Keiko, the star of 'Free Willy'
D. BARRIOS OF CORCORAN, CALIF., ASKS, `WHATEVER HAPPENED TO..."
Illy is finally free - well, almost. After two decades in captivity, Keiko is back in his home waters for the first time since his capture in 1979.
The orc (killer whale) was only a two-year-old calf when he was caught in the North Atlantic near Iceland. Keiko's first stop was a marine park in Ontario. Then he was sold to an amusement park in Mexico City.
Keiko was spotted by Warner Bros. in 1992, and the killer whale became the star of the hit film "Free Willy" (1993), about a boy who befriends a captive orc and makes plans to set him free. Keiko did not appear in the sequel, "Free Willy 2: the Adventure Home" (1995). For that one, filmmakers used mechanical killer whales and footage of wild orcs instead.
In November 1993, a magazine story exposed the woeful condition of Keiko and the inadequacy of his facilities in Mexico City. Letters poured in to Warner Bros., asking them to help. They did.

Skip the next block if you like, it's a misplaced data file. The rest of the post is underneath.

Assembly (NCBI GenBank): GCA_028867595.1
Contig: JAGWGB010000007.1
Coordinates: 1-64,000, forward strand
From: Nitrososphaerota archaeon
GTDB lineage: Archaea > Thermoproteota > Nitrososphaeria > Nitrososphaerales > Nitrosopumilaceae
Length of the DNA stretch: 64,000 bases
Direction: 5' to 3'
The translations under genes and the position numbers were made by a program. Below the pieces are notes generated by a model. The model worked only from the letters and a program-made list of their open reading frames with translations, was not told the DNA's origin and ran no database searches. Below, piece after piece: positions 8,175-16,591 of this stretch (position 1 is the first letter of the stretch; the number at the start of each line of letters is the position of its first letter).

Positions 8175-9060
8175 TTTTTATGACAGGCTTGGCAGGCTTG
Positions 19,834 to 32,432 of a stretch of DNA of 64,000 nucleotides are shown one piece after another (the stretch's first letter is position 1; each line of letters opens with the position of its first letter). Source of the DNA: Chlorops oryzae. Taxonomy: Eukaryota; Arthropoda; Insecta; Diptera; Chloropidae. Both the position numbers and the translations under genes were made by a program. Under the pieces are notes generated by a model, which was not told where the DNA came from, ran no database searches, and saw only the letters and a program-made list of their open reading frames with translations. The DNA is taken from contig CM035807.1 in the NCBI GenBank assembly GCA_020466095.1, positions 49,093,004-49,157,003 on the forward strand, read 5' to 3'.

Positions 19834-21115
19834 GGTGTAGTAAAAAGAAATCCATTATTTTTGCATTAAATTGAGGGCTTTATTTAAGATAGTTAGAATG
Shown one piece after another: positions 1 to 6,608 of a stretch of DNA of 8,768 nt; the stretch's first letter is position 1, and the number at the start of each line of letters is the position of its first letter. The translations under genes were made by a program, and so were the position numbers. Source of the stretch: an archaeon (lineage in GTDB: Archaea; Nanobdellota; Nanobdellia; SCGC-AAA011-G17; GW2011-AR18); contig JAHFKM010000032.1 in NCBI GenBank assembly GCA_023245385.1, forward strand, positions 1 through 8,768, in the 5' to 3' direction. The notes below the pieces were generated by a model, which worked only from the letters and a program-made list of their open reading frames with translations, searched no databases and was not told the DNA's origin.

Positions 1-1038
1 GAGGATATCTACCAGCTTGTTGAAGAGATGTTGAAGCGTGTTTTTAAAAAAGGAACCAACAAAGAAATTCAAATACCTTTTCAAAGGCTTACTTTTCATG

On Jan. 7, 1996, Keiko was moved to a $7.3-million rehabilitation facility in Newport, Ore. This past September, five-ton Keiko was flown by C-17 military transport plane to an open-sea pen near Vestmannaeyjar, Iceland.
"We're trying to bring him as far along as we can," says Keiko's trainer, Jeff Foster. "The next phase is netting off the bay. We're going to make a real push to get him out in the summer of 2000." The larger enclosure will help trainers determine whether Keiko can survive on his own or will always need some degree of human help.
Mr. Foster says Keiko is progressing nicely. Once the bay is netted, he and the other trainers will work with the animal on his physical conditioning. For now, though, Keiko is not interested in hunting live salmon, Foster says. He prefers his usual diet of herring.
Trainers are also studying local killer-whale pod behavior to see if Keiko has a chance of joining them. A radio transmitter is being developed to help track Keiko once he is released.
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